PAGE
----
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Conference Scope

Forests originally covered large parts of the world’s temperate regions, where a significant portion of biodiversity evolved and is associated with forest ecosystems. Unfortunately, temperate forests now belong to one of the most threatened biomes, experiencing high human pressure. Due to extensive historic conversion of forests into agricultural land, ongoing urbanisation and intensification of agriculture, forest ecosystems have gradually been reduced or fragmented, and are currently nearly three times smaller than their original extent. Remaining forests are either intensively managed for forestry purposes or exist as remaining old growth and isolated forest fragments, also under increasing pressure from various anthropogenic factors. In those rare examples of forest systems without active forest management and timber production, anthropogenic factors such as fragmentation, pollution, climate change, changes in the hydrological regime, invasive alien species, and even geopolitical forces can substantially affect ecosystem functioning. Because of all these processes, a substantial portion of forest biodiversity is threatened, many forest species have already gone extinct, and numerous forest-dwelling species are rare and occur exclusively in small old growth forest patches. As such, the biodiversity of temperate forests requires urgent and sustained conservation attention and action.

Halting the decline of forest species and habitats, as well as restoring old growth forests, is recognised as an important goal in combating biodiversity loss and increasing carbon storage capacity to mitigate global climate change. Merely increasing the coverage of temperate forests is not sufficient to preserve forest biodiversity and halt ongoing negative trends. A more holistic understanding of the factors influencing species interactions and hence, the functioning of temperate forest systems is required. This task remains a significant challenge and calls for science-based, cross-disciplinary approaches. While the impacts of specific anthropogenic factors on certain species or species groups are often studied in isolation, many of these factors are intertwined with cumulative and cascading effects on ecosystem functioning. To successfully preserve and restore forest ecosystems, it is crucial to possess (and then mobilise) advanced knowledge in ecology and nature conservation, along with a deep understanding of the intricate processes that shape biodiversity within these ecosystems. Additionally, having access to empirical data on how different factors interact and affect biodiversity in the Anthropocene era is essential. Despite efforts, there is still insufficient integration across scientific fields for a holistic perspective on forest management, forest ecology, restoration, and conservation.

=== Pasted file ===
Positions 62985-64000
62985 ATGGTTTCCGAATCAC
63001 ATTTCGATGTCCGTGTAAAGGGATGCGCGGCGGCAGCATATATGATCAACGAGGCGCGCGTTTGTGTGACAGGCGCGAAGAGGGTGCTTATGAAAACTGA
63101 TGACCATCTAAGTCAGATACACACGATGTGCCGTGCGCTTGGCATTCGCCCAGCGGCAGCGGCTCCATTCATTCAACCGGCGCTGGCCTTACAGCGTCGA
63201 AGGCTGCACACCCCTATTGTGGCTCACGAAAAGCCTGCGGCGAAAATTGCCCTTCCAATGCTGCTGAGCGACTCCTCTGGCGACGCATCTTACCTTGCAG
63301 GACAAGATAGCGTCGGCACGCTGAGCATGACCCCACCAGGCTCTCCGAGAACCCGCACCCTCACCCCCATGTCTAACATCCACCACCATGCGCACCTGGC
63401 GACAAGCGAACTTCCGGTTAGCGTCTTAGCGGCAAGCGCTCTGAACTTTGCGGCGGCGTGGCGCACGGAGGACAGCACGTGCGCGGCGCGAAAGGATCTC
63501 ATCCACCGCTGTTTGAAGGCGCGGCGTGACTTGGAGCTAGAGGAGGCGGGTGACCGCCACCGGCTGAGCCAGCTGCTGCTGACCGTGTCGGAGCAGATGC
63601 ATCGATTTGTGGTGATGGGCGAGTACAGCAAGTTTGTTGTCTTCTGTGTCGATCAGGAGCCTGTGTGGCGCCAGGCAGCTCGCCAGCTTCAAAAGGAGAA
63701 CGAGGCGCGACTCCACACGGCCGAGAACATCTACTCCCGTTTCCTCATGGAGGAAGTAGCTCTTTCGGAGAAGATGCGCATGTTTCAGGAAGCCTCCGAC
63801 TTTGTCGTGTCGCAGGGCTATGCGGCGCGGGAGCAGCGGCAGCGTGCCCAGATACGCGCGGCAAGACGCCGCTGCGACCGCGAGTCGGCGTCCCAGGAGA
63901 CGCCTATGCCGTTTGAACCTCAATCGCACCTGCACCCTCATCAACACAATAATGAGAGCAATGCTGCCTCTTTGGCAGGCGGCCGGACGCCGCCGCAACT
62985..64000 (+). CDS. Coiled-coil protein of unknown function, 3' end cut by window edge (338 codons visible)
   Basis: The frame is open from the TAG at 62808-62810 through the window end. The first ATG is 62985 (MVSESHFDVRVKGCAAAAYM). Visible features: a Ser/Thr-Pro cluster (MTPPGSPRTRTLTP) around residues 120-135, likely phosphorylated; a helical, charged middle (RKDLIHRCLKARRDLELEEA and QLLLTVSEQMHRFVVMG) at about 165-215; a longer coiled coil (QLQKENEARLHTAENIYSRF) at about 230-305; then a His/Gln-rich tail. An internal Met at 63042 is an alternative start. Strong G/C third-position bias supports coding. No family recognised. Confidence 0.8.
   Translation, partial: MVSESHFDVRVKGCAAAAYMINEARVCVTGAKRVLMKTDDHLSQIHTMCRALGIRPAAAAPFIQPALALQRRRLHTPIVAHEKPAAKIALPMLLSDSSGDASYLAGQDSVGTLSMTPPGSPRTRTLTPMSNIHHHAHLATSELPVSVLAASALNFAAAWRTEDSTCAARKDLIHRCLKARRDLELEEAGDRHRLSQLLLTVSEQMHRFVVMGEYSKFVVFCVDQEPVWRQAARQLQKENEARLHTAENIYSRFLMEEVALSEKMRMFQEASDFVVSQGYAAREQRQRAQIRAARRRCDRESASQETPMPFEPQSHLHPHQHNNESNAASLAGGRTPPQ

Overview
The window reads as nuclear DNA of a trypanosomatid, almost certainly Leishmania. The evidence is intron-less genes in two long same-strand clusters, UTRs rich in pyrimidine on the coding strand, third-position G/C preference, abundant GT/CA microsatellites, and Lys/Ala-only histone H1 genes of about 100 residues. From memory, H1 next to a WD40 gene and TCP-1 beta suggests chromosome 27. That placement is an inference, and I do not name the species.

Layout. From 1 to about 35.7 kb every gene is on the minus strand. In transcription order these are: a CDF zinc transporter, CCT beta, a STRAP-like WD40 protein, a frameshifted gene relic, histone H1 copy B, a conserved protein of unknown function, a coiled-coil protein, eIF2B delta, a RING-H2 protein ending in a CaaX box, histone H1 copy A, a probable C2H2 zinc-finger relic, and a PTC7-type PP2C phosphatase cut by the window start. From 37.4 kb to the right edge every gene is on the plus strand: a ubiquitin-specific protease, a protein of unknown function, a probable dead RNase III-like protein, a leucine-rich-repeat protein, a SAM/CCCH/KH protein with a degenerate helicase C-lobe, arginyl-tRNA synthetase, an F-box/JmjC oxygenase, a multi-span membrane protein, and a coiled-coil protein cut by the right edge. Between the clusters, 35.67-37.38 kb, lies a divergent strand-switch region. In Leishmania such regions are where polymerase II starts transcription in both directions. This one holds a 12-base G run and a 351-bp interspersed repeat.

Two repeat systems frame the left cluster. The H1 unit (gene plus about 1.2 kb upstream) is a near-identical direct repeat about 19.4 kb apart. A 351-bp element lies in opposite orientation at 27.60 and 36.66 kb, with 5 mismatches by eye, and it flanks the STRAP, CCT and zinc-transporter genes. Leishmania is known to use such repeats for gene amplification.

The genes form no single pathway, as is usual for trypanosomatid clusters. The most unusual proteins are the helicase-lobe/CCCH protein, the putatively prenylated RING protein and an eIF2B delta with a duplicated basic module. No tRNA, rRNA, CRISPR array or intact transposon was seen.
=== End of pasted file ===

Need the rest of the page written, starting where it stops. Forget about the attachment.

In this context, we are organising a conference on “Temperate Forests in the Anthropocene,” as part of the Białowieża Ecology Conference series, focusing on anthropogenic factors affecting temperate forest ecosystems. The goal of the conference is to exchange and summarise knowledge in the fields of forest ecology and conservation biology, connect researchers working in a variety of scientific fields and discuss practical solutions for more sustainable forest management and biodiversity conservation. We aim to include a variety of research topics to cross-fertilise approaches that yield a better understanding of temperate forests in socioecological contexts. More specifically, we aim to address the following issues:

Human-forest interactions – to discuss how humans in the Anthropocene era have relied and continue to rely on forests for various resources and services such as water, fuel, medicine and food; how human-forest interactions have been changing during the Anthropocene era; how forests are conserved at different scales: local, landscape, national and global; how human health is linked to forests including One Health benefits and risks (e.g., clean air, zoonotic diseases such as borreliosis); and biocultural connections.

Human-wildlife Interactions – to understand the impact of human activities on forests (including wildlife management, hunting, supplementary feeding, recreation and human presence), on wildlife behaviour (temporal activity patterns and space use) and species interactions (intraguild, predator-prey, competition and facilitation).

Invasive Species – to hone in on invasions that affect species interactions and alter forest ecosystem functioning and services.

Physical Barriers – to understand the ecological impact of man-made physical barriers in forests (from roads to fences and border walls).

Climate Change (and Disturbance Regimes) – to discuss how climate change is affecting forest ecosystems, in particular how it alters disturbance regimes and influences over ecosystem functioning, biodiversity, species migration and phenology, vegetation dynamics, and other related aspects.